Most historians have handled the UNIA, with its headquarters in New York’s Harlem neighborhood. Initially as a northern and urban movement, they overlook the reality that many African Americans living in New York such as in Pennsylvania, Philadelphia; Detroit, Michigan; and Illinois, Chicago in the 1920s had newly arrived from the rural South. The UNIA, in fact, had significant membership in the South and especially in the cotton-producing states of the Arkansas Delta. , the Back-to-Africa movement had been remarkably steady in Arkansas in the late 1800s. Dozens of “Exodus clubs” established in rural communities and around 700 black Arkansans emigrated to Liberia. Additionally, in the 1890s and 1900s, more than two dozen black Arkansans left as missionaries to Africa. A period later, the Garvey campaign pulled up on this importance in the African region.
Approximately forty-six divisions of the UNIA were arranged in Arkansas. Most of them were established in rural areas of the Delta between 1921 and 1924. Monroe County had seven, Mississippi County had eight sections, and Phillips County had six divisions. Other Delta counties had more than one division. Hence in Arkansas, there was one division each in Sebastian, Ouachita, Faulkner, Sevier, and Lincoln counties. Strangely, no divisions were chartered in the counties with black-majority as in southeastern Arkansas. It seems that the Arkansas UNIA divisions were developed instinctively by local leaders. During his movement, Marcus Garvey never visited the state of Arkansas nor the Mississippi Delta region. Sections often were organized around churches, and a few UNIA leaders were parsons, such as E. B. “Britt” McKinney, who became vice president of the Southern Tenant Farmers’ Union in the 1930s. Other known UNIA leaders were sharecroppers, farm laborers, or tenant farmers.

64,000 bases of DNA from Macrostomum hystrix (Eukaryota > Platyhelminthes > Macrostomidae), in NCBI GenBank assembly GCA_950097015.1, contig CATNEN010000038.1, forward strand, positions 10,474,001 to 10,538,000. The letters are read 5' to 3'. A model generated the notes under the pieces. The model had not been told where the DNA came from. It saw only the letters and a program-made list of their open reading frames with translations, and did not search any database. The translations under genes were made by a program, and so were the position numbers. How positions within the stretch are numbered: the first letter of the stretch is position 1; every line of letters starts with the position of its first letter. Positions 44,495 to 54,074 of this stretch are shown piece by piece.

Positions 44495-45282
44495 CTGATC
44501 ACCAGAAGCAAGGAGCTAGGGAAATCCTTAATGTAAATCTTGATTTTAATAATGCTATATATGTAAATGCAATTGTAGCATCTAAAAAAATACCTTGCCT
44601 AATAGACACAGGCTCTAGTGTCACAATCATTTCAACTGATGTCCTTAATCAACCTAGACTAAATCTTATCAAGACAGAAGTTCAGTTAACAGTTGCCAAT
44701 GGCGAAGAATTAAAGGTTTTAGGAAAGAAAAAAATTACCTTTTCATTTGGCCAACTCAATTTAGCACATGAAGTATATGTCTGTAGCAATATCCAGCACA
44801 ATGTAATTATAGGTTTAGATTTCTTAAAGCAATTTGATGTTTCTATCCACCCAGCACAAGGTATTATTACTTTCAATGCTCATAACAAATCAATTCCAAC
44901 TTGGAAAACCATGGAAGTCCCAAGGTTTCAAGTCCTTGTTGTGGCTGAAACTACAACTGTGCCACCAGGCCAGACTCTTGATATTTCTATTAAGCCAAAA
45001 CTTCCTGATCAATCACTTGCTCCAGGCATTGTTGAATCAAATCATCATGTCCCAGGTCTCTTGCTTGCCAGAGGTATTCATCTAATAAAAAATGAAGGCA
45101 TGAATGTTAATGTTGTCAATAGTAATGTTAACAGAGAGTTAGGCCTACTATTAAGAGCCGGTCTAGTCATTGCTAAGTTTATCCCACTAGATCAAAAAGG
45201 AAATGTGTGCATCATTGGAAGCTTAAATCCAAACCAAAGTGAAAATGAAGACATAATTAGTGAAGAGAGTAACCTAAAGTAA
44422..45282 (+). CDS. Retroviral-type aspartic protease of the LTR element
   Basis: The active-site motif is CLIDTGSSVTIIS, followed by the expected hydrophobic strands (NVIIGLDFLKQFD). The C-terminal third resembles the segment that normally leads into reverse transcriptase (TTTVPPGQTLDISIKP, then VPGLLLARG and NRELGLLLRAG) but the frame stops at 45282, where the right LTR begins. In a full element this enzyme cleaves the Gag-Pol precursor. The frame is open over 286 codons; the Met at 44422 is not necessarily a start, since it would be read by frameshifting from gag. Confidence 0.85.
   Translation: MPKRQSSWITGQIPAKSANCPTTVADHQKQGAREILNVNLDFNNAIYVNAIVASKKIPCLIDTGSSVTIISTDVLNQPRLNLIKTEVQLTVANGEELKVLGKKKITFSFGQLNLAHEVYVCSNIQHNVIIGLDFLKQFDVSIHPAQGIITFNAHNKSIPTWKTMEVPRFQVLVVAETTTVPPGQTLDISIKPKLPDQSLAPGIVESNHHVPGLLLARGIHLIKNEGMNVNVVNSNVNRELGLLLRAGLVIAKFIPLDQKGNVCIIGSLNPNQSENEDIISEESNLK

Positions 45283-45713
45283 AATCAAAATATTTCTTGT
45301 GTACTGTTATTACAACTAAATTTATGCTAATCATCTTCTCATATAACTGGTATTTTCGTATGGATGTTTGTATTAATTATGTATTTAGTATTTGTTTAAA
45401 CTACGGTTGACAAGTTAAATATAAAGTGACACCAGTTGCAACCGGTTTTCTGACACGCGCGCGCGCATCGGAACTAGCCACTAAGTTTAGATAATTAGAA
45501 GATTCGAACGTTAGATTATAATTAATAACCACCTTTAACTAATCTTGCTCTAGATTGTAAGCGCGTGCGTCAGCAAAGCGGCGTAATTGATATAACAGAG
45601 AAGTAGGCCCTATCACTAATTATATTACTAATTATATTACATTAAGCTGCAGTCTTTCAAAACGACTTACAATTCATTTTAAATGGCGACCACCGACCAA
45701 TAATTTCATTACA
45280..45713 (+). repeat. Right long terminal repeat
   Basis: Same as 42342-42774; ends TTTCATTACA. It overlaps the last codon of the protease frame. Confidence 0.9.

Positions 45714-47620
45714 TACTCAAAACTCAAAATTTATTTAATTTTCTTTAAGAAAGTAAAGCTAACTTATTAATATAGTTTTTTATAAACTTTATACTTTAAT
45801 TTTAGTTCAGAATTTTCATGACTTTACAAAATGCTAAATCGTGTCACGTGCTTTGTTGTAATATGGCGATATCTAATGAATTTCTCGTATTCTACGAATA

Garvey’s movement flourished, with an additional Arkansas connection William LeVan Sherrill, one of the critical leaders of the action. Sherrill was born in Altheimer (Jefferson County) and graduated from Philander Smith College in 1917. After his service in the army in World War I, he resides in Chicago and then Baltimore, Maryland, where Garvey heard him speak at a UNIA meeting and made Sherrill a part of the leadership team. At the international UNIA convention of 1922, Sherrill was elected as the organization’s delegate to the League of Nations in Geneva and given the title of Leader of American Negroes and Assistant President General.
When Garvey went to prison in 1925, He became the acting president of the UNIA. Garvey later turned on Sherrill for failing to visit him or send money while in prison. In a special meeting of the organization held in March 1926, Garvey charged Sherrill with dishonesty and with wasting the UNIA’s funds and turned Sherrill out of his offices. Ironically, in following years again became the highest official in the UNIA. As Garvey died in 1940, Sherrill gave a panegyric at the unveiling of a bust of Garvey in his Jamaican homeland in 1956. By this time, the campaign had no apparent existence in Arkansas.